Stuart Bingham
Stuart Bingham holds the World Championship trophy aloft after an excellent victory over Shaun Murphy in Sheffield. (Getty Images)

Stuart Bingham has won the 2015 World Snooker Championship after a thrilling 18-15 victory over Shaun Murphy in Sheffield.

The 20-year professional had only ever progressed past the second round at The Crucible on one previous occasion, but showed tremendous form over the last fortnight to beat former winners Graeme Dott and Ronnie O'Sullivan as well as the gifted Judd Trump en-route to the final.

Trailing Murphy 9-8 after day one, Bingham took the initiative in the afternoon session on 4 May and claimed the first four frames with breaks of 87, 51, 112 and 50.

Murphy, a master of the cue famed for his textbook action and long potting prowess, then won two of the next three to bridge the gap before his opponent confidently secured the last frame before the break to lead 14-11.

With an expectant crowd hoping to witness yet more entertainment in the evening, the two players certainly did not disappoint as 'The Magician' reduced the deficit in the 26th frame before a fine 102 had Bingham back in the ascendancy.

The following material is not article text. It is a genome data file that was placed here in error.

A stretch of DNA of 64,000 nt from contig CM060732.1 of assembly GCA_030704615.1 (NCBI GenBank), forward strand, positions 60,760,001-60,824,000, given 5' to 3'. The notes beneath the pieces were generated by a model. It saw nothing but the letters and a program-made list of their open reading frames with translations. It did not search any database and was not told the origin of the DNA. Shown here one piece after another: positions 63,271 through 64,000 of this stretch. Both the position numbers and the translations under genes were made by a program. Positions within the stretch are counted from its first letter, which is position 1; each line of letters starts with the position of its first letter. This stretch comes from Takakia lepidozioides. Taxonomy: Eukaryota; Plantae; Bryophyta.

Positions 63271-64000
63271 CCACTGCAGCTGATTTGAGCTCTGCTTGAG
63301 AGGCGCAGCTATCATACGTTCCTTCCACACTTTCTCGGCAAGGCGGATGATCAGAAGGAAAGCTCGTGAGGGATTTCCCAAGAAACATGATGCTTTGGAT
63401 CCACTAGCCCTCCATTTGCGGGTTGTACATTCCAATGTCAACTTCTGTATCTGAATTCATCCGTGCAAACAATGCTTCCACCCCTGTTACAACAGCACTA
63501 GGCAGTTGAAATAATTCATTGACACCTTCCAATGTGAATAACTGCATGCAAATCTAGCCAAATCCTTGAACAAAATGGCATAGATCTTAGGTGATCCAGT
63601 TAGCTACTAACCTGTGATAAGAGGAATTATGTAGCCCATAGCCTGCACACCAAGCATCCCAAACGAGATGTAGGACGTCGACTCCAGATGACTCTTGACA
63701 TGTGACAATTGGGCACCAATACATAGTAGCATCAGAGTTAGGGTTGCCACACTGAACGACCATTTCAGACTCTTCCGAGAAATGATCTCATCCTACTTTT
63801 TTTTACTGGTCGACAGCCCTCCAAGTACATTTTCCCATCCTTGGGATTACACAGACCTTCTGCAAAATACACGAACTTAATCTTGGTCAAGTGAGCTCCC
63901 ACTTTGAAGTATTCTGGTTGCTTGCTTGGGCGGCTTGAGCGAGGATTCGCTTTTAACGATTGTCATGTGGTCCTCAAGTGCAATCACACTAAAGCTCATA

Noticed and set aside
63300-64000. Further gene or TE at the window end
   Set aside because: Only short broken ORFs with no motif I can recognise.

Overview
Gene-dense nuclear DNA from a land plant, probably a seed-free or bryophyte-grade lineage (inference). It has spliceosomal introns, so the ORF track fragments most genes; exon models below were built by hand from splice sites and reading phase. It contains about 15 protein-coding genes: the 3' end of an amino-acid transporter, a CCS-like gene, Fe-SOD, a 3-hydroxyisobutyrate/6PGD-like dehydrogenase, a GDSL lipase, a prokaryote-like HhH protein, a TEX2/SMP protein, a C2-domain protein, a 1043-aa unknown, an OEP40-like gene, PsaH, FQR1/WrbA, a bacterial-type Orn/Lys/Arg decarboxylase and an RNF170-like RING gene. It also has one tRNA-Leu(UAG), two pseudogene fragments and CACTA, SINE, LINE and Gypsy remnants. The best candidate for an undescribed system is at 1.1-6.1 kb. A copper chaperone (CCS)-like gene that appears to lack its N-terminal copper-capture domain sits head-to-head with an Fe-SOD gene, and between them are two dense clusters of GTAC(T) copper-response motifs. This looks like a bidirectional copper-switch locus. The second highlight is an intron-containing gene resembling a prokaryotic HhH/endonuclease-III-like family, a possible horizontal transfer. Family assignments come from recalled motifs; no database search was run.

Momentum then shifted sharply once more as two-time finalist Murphy put together a run of three without reply to leave the match tied heading into the mid-session interval.

If the hugely likeable Bingham was feeling the inevitable nerves associated with such a big occasion at this stage, then he certainly did not show it.

Frame 31 was a gruelling but technically skilled affair lasting all of 64 minutes, with a hard-fought victory for Bingham seemingly handing him a crucial psychological advantage as he won the next two to complete his triumph.

"At one stage at 15-15 I thought I was going to do Shaun's [runner-up] speech," Bingham told the BBC after his fairytale win. "It was a 64-minute frame to go 16-15 and that really calmed me down.

"So many family and friends have backed me. It is unbelievable. To beat Shaun in the final tops everything off. Twenty years as professional, blood, sweat and tears on the road. Qualifying in places like Prestatyn and Malvern.

"So many family and friends have backed me. It is unbelievable."